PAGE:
The plot thickens in the Sony Verbatim substitution story

I just posted the article The plot thickens in the Sony Verbatim substitution story.

 lanky used our news submit to tell us "Although he says he was wrong, he doesn't appologise, what  manners. Anyway, read the full story and comments for a  laugh."                    The other...
Read the full article here:  [](

Feel free to add your comments below. 

Please note that the reactions from the complete site will be synched below.

I’m not sure Mr Ulanoff deserves to be called a “professional” reporter and according to other people who also were there the difference was “instantly noticeable”. But of course, if you’re drunk it might be hard to see… :B

I am more concerned about the piracy act SONY comitted by copying that disc!:S

Sounds like BS. Why would Sony have to use a DVD+R of the movie? Could they not get a real copy…like perhaps the one they copied? Then again, there’s on reason why the DVD+R couldn’t have contained a Blu-Ray quality movie…not the whole movie, of course, but part of one.

They were probably using the +R for the same reason we do, so the original does not get lost or damaged. Also, I wonder what “illegal” software they used to make the back up.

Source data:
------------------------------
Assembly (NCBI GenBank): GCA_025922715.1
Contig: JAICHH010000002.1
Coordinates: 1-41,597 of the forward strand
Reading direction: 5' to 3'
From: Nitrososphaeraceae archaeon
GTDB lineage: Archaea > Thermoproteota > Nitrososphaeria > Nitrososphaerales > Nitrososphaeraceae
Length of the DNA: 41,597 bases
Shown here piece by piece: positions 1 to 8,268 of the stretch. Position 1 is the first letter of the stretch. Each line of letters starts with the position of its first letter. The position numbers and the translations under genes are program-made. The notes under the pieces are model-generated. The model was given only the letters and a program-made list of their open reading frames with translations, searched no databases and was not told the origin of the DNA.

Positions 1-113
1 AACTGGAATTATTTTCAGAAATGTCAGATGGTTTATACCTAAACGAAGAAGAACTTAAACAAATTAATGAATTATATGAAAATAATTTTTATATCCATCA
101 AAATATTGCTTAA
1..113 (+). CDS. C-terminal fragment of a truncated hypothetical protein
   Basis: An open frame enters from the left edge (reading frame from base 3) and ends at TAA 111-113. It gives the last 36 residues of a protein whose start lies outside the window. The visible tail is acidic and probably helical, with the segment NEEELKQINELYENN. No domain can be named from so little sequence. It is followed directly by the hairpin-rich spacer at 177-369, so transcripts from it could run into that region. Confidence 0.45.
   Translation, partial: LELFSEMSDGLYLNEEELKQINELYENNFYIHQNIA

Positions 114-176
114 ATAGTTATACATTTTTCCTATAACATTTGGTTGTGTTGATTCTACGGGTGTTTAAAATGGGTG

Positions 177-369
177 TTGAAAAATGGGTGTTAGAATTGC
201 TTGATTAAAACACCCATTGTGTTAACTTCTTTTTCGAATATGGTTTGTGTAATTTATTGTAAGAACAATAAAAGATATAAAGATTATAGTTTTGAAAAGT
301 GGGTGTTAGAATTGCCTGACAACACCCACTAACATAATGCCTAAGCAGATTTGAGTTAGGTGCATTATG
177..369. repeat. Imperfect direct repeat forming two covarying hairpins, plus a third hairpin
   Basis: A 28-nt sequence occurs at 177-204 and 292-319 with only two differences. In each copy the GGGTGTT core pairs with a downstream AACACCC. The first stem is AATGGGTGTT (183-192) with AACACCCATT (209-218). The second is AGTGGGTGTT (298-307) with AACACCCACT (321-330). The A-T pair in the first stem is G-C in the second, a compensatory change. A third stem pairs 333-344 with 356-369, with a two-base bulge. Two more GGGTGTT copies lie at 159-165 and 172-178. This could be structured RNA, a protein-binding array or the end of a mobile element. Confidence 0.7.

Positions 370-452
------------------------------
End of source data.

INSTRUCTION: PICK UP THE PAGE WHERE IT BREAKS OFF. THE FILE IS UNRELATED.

Another reason why they may have used a DVD+R instead of the original DVD is to downgrade the visuals of the movie to make BlueRay version look better when compared. To put the movie onto a single layer DVD+R, they must have reduced the bitrate about 25-50%. That would reduce quality and make the BlueRay look better when shown side by side. Also, they own the copyrights to the movie so it wouldn’t be illegal for them to copy it onto a DVD+R. I’m also certain they have the master image of the movie which includes no copy protection so they can duplicate it without using decss software to rip.

Maybe they were using a DVD+R copy of the movie for the same reason many other people copy their discs - so that they won’t have to go through FBI warnings, intros, menus and a bunch of other time wasting excercises in order to get the actual movie to play?!
[edited by DrageMester on 19.05.2006 12:40]

As long as not anyone has a 30 inch display capable of 1080i no one will notice any difference. A 17 inch screen is not big enough to make any real difference when watching a movie. Surely you can see the difference if you are checking for that but just watching a movie for fun will not give BR any advantage.

As long as the 17inch screen is capable of full HD resolution (1920x1200) you would be able to tell a BIG difference. I dunno if you’re into games but playing games at 720x480 vs 1280x1028 makes a huge difference in details. I would imagine it would even be a bigger difference between Full HD and DVD resolution, specially during still or low motion scenes.

Actually I agree with Arrow. It’s quite possible that 17" screen just isn’t good enough to show the deffirence even if it’s UWXGA one - the physical dimensions are still the same 17". There will be differences if you look hard, but at a glance you surely won’t be able to tell the difference.